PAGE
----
Revitalization

Fear of Change

By Ryan McGreal
Published August 16, 2012

On June 20, the General Issues Committee (GIC, formerly Committee of the Whole) balked at a proposal to put out a request for proposals for a one-time forgivable loan of up to $650,000 to incentivize a new full-service supermarket in downtown Hamilton. After a long and painful debate, Councillors just couldn't bring themselves to approve the motion, even though it didn't commit them to anything and the money to fund it was already budgeted.

Flash forward to this past Monday, the most recent GIC meeting. This time, Councillors agreed to a brownfield remediation grant of up to $650,000 to demolish the old industrial facility at 440 Victoria Avenue North, as well as downtown property improvement tax increment grant of $593,248.25 to J. Beume Real Estate Ltd for a planned new building at James Street North and Vine Street.

It kind of makes you wonder whether all the anguish over the supermarket grant, which is a tiny bit different from these other, more familiar grants, was really commensurate with the size and risk of the proposal.

Ryan McGreal, the editor of Raise the Hammer, lives in Hamilton with his family and works as a programmer, writer and consultant. Ryan volunteers with Hamilton Light Rail, a citizen group dedicated to bringing light rail transit to Hamilton. Ryan writes a city affairs column in Hamilton Magazine, and several of his articles have been published in the Hamilton Spectator. He also maintains a personal website and has been known to post passing thoughts on Twitter @RyanMcGreal. Recently, he took the plunge and finally joined Facebook.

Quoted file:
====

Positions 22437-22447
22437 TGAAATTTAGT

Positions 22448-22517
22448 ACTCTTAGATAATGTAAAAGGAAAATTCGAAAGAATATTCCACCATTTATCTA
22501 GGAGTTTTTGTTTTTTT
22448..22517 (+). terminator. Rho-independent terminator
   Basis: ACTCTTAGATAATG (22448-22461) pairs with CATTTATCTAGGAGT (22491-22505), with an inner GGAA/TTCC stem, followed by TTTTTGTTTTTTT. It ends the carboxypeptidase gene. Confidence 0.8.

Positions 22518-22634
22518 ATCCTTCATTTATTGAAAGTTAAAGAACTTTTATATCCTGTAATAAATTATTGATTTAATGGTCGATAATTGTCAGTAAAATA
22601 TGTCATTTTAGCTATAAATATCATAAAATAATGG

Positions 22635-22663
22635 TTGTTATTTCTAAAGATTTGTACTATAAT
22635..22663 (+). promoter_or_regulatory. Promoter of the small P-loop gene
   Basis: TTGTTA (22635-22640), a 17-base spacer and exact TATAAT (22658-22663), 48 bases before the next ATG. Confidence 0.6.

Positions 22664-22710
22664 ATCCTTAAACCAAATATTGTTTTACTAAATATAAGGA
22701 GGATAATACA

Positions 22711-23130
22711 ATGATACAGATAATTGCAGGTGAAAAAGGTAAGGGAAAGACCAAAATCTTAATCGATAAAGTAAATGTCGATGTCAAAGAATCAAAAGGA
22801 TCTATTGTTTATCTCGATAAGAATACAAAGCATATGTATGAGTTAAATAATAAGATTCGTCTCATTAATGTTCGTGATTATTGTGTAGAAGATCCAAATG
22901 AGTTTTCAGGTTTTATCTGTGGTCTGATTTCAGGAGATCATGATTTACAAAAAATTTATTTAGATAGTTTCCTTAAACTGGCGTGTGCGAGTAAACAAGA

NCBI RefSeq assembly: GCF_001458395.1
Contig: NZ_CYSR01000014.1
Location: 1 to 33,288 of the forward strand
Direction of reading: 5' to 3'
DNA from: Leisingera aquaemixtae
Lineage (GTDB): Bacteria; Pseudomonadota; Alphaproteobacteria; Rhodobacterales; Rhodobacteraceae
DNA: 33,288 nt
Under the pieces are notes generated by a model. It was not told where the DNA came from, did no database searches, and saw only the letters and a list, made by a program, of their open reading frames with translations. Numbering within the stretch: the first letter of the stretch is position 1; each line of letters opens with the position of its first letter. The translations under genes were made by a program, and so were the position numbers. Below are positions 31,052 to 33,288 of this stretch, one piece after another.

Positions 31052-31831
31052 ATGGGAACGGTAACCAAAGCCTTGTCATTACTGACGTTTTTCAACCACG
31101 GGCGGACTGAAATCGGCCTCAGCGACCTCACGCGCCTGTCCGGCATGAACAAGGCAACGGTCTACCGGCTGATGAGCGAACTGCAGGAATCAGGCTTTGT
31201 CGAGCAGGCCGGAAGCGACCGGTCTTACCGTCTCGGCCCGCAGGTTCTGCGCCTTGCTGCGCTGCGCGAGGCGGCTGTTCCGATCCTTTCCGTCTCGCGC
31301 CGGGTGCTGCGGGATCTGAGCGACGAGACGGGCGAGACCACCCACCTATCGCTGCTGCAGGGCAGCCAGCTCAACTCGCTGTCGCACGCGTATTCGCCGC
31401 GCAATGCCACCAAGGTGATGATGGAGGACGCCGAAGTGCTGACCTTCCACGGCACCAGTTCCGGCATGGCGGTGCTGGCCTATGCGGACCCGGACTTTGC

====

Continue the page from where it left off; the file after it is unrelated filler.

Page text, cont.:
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By g (anonymous) | Posted August 16, 2012 at 08:00:01

the proposed james north building doesn't even conform to the downtown master plan! what's the deal with that???

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By Ryan (registered) - website | Posted August 16, 2012 at 08:13:21 in reply to Comment 79840

In what way? Is it because the building is intended for commercial rather than residential/mixed use?

Comment edited by administrator Ryan on 2012-08-16 08:13:32

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By g. (anonymous) | Posted August 16, 2012 at 15:23:07 in reply to Comment 79841

that section of james north is limited to residential use above the first floor according to the zoning. its the old everything being a nail if you are holding a hammer line. jack knows commercial so the only potential he sees for that site is commercial while people are desperate for more options to live in this area. there are plenty of vacant office buildings in the city, what we need downtown is more people living here.

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By Farmer in the City (anonymous) | Posted August 18, 2012 at 08:02:07 in reply to Comment 79858

And yet if this was ground floor retail + creatives' studios above, there would be no far less hue and cry. Solution? Add a floor of residential, and hope that the critics don't complain that something as tall as the Federal Building is not a fit for the neighbourhood.

http://forum.skyscraperpage.com/showpost.php?p=3136308&postcount=1

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By ScreamingViking (registered) | Posted August 18, 2012 at 00:33:44 in reply to Comment 79858

I agree that we do need more people living downtown, but again this goes back to mixed use for me. I don't see how this particular development is not in keeping with James - there are many types of commercial use that would not be a fit for buildings like Stelco Tower, but would be in a smaller building like this and add to the mix of the street.